“One day, when Moses had grown up, he went out to his people and looked on their burdens, and he saw an Egyptian beating a Hebrew, one of his people” (Exodus 2:11).
Moses saw the oppression of his people and felt certain that he was the one to deliver them, and in the righteous indignation of his own spirit he started to right their wrongs. Moses wanted to take matters into his own hand when he attacked and killed the Egyptian that was mistreating the Hebrew slave. God had a different plan for Moses. As a result of his attack on the Egyptian, Moses had to flee into the desert. Sometimes we ask why did he have to flee when he was raised in Pharaoh’s house. The main reason for Moses need to flee was that he knew he was a Hebrew. Pharaoh knew Moses was a Hebrew and the law did not allow for Hebrews to attack Egyptians. In one instance Moses went from being the adopted prince of Egypt to a fugitive.
God allowed Moses to be driven into empty discouragement, sending him into the desert to shepherd sheep for forty years. We also need to remember that while Moses was a Hebrew he was raised as an Egyptian, and it was an abomination for an Egyptian to be a shepherd. God turned Moses into a shepherd because leading people is similar to leading sheep. People can be stubborn, like sheep. People can be led astray, like sheep. People can follow the mob, like sheep follow the flock. People can wander aimlessly, like sheep. One time Jesus looked at the people and “had compassion for them because they were like sheep without a shepherd.” God decided that if Moses was his man, he had to be trained in leading sheep because leading sheep would give him the compassion he needed to lead his people.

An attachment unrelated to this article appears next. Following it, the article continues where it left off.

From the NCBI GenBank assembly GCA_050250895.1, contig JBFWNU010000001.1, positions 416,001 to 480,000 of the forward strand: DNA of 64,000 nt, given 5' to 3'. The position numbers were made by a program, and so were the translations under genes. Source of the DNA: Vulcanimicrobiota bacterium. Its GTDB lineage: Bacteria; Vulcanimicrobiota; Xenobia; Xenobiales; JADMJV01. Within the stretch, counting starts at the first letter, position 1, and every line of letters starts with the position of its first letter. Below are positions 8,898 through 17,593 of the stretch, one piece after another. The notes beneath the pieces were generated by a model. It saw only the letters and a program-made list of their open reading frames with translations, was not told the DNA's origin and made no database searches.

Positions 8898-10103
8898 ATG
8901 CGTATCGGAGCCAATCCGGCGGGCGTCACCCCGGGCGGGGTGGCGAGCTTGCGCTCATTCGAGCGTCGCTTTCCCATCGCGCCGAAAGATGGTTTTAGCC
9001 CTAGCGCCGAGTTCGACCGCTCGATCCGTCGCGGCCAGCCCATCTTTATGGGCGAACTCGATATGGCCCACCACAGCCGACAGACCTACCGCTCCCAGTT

We may think we have a clear vision of what God wants, and yet we may be all wrong about the timing in which God wants us to start the mission. Moses knew God wanted him to do something for the Hebrews, but killing the Egyptian was done in Moses effort. And God wanted the liberation of Israel to be done through God’s power. In order for God to prepare Moses heart, from that of a warrior to that of a shepherd, Moses had to live in the desert for forty years. God has designed our desert-like experiences as training ground for compassion, which appears to be the essential character quality God demands of those leading his people. We cannot be effective in leading God’s people if we do not have compassion for them.